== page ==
The OECD's latest Economic Outlook paints picture of solid growth, but it also confirms the scope of the inflation challenge the Rudd Government has inherited and the difficult long-term task ahead.
The report underscores the importance of the Government's capacity-building agenda, and particularly our plans to invest in skills and infrastructure for the future.
The OECD forecasts Australia's real GDP to grow by 4¼ per cent in both 2007, moderating to 3½ per cent in 2008 and 3 per cent in 2009. Growth in investment and household consumption is forecast to moderate from current strong levels, which is expected to be partially offset by an improvement in net exports.
The OECD draws attention to long-term inflationary pressures in the economy, with underlying inflation near the top of the Reserve Bank's target band of 2 to 3 per cent.
The Government is alert to the risks of higher inflation and addressing inflationary pressures is our number one priority.
Our policy agenda is focused squarely on expanding the long-term productive capacity of the economy by lifting labour force participation, investing in skills and addressing infrastructure bottlenecks.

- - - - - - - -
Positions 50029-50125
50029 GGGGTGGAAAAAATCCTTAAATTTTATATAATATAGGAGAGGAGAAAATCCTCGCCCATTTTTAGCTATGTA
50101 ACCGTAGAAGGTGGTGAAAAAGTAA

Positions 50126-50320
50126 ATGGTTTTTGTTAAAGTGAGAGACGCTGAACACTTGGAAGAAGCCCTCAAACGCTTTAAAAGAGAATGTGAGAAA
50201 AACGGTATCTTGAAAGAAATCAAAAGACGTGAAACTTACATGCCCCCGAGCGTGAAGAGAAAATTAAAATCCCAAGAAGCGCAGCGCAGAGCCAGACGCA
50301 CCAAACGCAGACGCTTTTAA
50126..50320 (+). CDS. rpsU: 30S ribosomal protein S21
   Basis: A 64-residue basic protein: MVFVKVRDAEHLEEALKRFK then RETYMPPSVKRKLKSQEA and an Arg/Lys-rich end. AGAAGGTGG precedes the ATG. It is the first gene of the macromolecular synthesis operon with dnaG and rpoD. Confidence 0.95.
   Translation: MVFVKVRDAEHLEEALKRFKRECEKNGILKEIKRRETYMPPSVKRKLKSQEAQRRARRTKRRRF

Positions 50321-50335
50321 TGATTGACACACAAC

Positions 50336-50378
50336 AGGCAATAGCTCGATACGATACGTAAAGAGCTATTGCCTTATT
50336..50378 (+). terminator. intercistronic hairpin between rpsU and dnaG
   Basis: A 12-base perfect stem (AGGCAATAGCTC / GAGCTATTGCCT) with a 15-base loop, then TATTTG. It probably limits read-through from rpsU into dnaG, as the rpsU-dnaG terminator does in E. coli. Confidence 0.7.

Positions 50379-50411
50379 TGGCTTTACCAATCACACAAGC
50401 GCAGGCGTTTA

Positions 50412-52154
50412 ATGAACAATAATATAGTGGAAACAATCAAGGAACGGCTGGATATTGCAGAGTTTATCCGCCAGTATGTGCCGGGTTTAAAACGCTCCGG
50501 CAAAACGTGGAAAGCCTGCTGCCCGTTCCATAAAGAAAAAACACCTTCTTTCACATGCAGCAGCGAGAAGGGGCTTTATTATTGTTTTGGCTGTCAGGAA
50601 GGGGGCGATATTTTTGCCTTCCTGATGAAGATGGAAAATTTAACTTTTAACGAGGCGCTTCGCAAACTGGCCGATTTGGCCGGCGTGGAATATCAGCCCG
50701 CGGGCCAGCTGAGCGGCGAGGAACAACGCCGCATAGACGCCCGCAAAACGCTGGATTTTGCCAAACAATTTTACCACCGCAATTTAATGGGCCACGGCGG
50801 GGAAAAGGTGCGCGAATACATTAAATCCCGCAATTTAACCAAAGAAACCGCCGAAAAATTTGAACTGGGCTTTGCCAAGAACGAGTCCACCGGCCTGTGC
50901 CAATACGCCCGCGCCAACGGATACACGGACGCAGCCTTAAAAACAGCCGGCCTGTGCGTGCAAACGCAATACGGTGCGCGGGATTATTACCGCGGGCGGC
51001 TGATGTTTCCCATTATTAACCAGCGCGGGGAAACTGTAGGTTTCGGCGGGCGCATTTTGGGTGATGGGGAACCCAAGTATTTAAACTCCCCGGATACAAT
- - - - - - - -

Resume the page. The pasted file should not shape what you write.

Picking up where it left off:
The Government is also committed to maintaining prudent fiscal policy and fully supports the independence of the Reserve Bank and its inflation targeting regime.
In terms of economic activity across the OECD more broadly, the Economic Outlook notes that despite recent financial turmoil, cooling housing markets and higher oil prices, growth has remained resilient.
Despite this, the OECD warns risks to the outlook remain, namely renewed turbulence in financial markets; potential impacts of higher costs and lower availability of credit; a sharp decline in house prices or housing investment; and long-standing concerns around large global imbalances and the inflationary impacts of persistently high oil prices.
6 December 2007